This project focuses on the development of “Target Profiles,” a simplified version of core eligibility criteria for a clinical trial. By making the way this information is presented consistent among clinical trial sponsors and in a machine-readable format, it will be easier for patients to find out quickly if they are eligible for a given clinical trial. An example use case involves allowing patients to use their Blue Button electronic medical record to “match” their health profile to a trial’s eligibility criteria.
What drives your commitment to patient-centered approaches to clinical trial design?
Last year, I had the opportunity to work with the design and innovation consultancy firm IDEO. We worked together to conduct patient simulations of clinical trials to help Lilly clinical trial teams understand the patient experience of a given trial and look for ways to make it better. Through that experience, I learned the importance and value of design thinking and putting the patient at the center of clinical development.
We have to ask people what they need in order to create products that will benefit them. We also have to be as open and transparent as we can about the projects that we’re working on, and invite feedback from their intended users to make sure we’re on the right track. Patients are the ones who make the brave decision to venture into the unknown world of clinical research. No matter how smart we are, we aren’t in their shoes. The least we can do is to design trials that make the experience better for them.
You seem to also be very passionate about information technology. How does technology mesh with your other interests?
I have always been fascinated with technology and the (relatively) recent evolution of the internet. It is truly amazing what people can create through the use of technology and what a widespread impact those creations can have. A simple idea can affect and connect millions of people in ways never seen before. Recently, a friend of mine had a baby and they FaceTime with her parents on the weekend. That child is growing up with the expectation that a phone call isn’t just voice. We are in a really interesting time and I can’t wait to see what comes next!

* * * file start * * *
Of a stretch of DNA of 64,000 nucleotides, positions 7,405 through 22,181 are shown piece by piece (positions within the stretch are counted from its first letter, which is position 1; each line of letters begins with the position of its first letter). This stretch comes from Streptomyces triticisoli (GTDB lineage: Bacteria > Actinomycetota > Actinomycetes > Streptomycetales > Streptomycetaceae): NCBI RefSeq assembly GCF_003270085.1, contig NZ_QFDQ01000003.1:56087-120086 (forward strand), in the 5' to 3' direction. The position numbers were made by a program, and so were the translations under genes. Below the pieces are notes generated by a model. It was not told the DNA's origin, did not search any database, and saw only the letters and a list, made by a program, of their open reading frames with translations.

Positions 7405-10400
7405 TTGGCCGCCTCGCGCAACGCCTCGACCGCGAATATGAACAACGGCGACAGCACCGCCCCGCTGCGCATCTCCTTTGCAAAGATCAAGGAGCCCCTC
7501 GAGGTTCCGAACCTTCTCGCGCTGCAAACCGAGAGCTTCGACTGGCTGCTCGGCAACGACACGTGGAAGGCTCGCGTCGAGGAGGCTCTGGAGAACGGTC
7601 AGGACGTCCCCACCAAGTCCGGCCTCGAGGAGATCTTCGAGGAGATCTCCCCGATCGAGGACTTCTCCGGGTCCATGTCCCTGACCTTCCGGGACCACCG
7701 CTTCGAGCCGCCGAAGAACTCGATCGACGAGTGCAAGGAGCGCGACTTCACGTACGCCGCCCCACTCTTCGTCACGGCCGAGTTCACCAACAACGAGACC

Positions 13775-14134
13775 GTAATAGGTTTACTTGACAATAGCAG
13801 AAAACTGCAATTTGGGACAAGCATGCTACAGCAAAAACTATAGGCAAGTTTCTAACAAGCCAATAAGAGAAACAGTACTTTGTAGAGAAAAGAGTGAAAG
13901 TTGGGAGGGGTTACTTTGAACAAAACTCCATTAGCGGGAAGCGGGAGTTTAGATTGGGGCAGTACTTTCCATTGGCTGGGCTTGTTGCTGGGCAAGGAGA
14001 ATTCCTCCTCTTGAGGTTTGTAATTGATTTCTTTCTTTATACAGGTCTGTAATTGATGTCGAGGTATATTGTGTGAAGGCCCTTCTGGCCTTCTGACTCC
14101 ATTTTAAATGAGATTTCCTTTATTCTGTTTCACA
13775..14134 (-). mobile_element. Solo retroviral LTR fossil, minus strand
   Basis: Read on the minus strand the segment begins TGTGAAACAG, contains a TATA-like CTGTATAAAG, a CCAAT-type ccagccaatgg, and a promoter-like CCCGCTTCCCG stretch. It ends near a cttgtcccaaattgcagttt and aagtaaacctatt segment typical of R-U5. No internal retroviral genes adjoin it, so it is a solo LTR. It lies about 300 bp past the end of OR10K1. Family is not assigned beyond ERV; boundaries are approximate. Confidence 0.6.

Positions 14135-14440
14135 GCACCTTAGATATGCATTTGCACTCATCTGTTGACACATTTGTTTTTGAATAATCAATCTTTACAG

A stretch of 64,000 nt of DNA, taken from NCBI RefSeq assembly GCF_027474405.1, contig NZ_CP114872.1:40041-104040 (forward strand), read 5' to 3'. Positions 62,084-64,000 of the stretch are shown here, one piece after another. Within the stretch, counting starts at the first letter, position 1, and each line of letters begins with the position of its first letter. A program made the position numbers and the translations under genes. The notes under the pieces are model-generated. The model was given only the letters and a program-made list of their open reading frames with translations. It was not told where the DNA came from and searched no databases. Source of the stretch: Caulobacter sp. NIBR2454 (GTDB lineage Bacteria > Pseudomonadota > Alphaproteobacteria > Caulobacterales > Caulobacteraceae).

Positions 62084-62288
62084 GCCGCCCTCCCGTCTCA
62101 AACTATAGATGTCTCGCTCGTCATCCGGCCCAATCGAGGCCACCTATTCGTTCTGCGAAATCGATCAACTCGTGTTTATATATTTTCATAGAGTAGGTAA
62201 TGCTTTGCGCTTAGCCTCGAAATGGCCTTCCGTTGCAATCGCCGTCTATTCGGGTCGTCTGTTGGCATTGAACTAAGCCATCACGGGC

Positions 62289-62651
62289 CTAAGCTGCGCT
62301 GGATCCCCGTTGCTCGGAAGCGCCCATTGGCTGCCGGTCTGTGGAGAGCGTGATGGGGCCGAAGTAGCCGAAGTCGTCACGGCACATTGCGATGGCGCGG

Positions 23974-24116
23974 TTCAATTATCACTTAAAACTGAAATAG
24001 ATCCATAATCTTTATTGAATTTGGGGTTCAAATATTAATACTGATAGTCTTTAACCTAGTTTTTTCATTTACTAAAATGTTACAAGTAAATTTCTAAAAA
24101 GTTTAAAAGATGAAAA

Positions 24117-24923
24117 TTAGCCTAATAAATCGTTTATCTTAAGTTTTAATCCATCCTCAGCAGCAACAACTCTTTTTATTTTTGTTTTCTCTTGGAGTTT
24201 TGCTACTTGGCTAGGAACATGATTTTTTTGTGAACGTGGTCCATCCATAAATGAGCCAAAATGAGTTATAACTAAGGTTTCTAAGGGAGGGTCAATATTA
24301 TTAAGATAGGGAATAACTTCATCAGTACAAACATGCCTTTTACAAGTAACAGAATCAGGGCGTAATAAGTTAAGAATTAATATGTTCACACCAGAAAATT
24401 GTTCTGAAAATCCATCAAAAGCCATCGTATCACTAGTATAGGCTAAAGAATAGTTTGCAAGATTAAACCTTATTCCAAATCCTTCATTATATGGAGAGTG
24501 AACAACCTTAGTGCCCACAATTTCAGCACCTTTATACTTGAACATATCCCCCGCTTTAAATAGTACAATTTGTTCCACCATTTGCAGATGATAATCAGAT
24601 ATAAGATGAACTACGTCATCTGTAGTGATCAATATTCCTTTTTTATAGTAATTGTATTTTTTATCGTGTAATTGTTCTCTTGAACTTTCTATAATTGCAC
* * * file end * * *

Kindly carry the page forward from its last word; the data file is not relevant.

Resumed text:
How do you think technology will change the clinical trial experience for patients?
While technology is great, technology is only a means to provide a solution for patients; it is not, in and of itself, the solution. The real change will come from designing better resources from the patient’s perspective, changing our culture to innovate and iterate faster, and become better at listening to the community.
Having said all of this, technology will allow us to make some really awesome things happen. For example, in the project I’m currently working on, the use of the Lilly COI API will allow technologists in the marketplace to use the Target Profiles that Lilly, Novartis and Pfizer develop. With this information easily available, patient advocacy groups could feature “widgets” on their website that help connect their members to clinical trials. Health care startups could make some really cool applications. Many things are possible when we make this information easy to use and readily available to the public.
Lilly COI is using technology to explore ways to make clinical development more patient-centered and enable innovation on a global scale. I think this is a great approach to use technology in creating a better patient experience. At the end of the day, my hope is that we are working to significantly improve and impact care. I think we are on the right track.